When you access Tapestry through mobile phone or tablet, please set a unique PIN when you log in for the first time. This will be required whenever you return to the application or after the screen has locked.

  • How do I change my settings on the computer or iPhone/iPad/Android?

    At the top right of your screen you will see your name, and selecting this will give you the option to ‘Edit Preferences’. Choose this option and you will be presented with a screen giving you the option to change your email address and password.

    You also have the option to receive an email whenever a new observation is added to your child’s Learning Journal – just tick or untick the relevant box if you would like to change this setting.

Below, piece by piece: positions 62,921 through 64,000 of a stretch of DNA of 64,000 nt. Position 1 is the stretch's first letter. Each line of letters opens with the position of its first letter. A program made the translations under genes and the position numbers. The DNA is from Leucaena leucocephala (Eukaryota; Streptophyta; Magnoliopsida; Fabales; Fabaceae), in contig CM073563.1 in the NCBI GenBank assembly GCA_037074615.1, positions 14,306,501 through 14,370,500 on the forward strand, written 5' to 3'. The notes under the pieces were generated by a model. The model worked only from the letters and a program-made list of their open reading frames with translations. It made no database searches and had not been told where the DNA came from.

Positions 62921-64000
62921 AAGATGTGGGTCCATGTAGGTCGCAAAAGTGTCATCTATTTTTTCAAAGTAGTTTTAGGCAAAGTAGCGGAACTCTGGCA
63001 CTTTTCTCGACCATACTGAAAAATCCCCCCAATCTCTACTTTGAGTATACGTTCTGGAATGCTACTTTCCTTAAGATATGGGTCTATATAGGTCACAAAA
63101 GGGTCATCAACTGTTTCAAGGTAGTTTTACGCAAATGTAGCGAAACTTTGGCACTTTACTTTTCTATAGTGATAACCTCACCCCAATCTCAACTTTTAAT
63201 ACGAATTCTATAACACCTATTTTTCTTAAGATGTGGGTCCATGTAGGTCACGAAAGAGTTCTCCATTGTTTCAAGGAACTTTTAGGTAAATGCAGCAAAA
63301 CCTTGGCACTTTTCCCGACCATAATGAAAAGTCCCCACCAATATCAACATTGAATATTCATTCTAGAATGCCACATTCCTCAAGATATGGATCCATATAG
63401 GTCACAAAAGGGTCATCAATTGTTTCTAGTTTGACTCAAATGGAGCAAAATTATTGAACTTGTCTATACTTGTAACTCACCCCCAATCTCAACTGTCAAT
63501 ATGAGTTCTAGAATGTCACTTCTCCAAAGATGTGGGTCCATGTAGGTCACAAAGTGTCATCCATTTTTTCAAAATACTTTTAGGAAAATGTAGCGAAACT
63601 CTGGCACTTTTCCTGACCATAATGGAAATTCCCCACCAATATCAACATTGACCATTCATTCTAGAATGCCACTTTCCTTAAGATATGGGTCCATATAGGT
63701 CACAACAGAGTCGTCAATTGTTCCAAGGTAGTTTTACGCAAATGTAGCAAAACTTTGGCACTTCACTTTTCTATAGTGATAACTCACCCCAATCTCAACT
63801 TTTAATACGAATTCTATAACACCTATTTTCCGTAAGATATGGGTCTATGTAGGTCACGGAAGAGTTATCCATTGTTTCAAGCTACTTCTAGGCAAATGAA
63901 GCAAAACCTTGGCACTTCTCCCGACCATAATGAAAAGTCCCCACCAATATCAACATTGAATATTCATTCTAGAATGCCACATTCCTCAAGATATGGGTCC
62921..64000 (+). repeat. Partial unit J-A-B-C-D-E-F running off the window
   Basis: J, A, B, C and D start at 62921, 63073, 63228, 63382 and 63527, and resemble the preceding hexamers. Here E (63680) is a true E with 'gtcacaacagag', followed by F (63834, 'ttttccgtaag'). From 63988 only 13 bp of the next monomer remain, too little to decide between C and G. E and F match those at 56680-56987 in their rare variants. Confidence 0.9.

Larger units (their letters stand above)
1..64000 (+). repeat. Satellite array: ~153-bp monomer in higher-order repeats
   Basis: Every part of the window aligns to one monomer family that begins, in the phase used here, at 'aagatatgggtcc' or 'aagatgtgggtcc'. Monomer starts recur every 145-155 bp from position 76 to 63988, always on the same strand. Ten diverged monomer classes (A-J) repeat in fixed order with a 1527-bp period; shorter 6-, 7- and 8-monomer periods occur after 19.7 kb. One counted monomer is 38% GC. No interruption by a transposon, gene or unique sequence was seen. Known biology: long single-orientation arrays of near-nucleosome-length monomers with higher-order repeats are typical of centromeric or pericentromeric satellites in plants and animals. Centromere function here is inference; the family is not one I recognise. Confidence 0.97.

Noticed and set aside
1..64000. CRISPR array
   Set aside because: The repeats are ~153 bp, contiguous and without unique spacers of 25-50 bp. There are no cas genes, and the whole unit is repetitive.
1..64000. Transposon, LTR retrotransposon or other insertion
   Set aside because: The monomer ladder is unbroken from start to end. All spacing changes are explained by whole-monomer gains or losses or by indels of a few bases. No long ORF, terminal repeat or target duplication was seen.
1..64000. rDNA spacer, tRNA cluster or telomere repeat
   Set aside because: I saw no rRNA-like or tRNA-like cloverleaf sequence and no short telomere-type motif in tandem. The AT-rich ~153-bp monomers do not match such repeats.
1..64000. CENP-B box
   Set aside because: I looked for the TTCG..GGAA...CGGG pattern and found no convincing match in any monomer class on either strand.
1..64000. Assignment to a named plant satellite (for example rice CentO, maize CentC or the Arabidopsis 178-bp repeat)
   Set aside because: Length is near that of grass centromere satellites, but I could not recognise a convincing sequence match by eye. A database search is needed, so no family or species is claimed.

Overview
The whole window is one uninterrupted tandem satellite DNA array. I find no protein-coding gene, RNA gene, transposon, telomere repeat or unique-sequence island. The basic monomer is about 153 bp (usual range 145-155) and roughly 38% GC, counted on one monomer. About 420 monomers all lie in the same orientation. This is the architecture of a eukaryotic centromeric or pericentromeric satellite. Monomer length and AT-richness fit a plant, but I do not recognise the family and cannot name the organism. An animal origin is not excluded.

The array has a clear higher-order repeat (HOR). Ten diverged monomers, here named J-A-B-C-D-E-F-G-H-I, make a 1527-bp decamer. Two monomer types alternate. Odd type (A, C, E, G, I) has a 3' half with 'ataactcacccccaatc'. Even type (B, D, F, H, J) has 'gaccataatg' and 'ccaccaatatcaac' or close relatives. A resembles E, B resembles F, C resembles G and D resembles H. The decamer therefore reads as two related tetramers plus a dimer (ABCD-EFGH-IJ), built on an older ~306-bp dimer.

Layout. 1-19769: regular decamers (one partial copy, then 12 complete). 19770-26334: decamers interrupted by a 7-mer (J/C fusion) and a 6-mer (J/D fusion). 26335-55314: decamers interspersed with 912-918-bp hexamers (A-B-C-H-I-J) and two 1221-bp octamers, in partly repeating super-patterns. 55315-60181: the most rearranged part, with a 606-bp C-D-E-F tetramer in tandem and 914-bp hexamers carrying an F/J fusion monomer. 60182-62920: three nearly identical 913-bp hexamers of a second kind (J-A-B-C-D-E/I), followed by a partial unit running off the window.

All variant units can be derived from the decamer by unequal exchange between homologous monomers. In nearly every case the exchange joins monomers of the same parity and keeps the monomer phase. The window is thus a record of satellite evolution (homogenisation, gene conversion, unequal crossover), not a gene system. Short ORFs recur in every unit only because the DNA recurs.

To change your settings on the iPhone/iPad app, click the 'gear' button on the top right-hand side of the application. This enables you to change the password and/or email address.

  • How can I view my child’s Learning Journals and know that my child’s Learning Journal has been updated?

    Once logged in, you will see your child’s observations on your home screen in a list – selecting any one of these will open up the observation for you to look at. You may add comments in the box at the bottom of the observation if you would like to - and we would love to receive such comments!

    The system will automatically send you an email when an observation for your child has been added.

  • How do I add an entry to my child’s Learning Journal?

    Choose the ‘Add Observation’ option (or the 'plus' icon on your iPhone/iPad/Android) and add the relevant information in the boxes on screen. Photos and videos may be uploaded by choosing the ‘add media’ option. When you have saved your observation, you may go back to the home screen at any time by choosing ‘home’.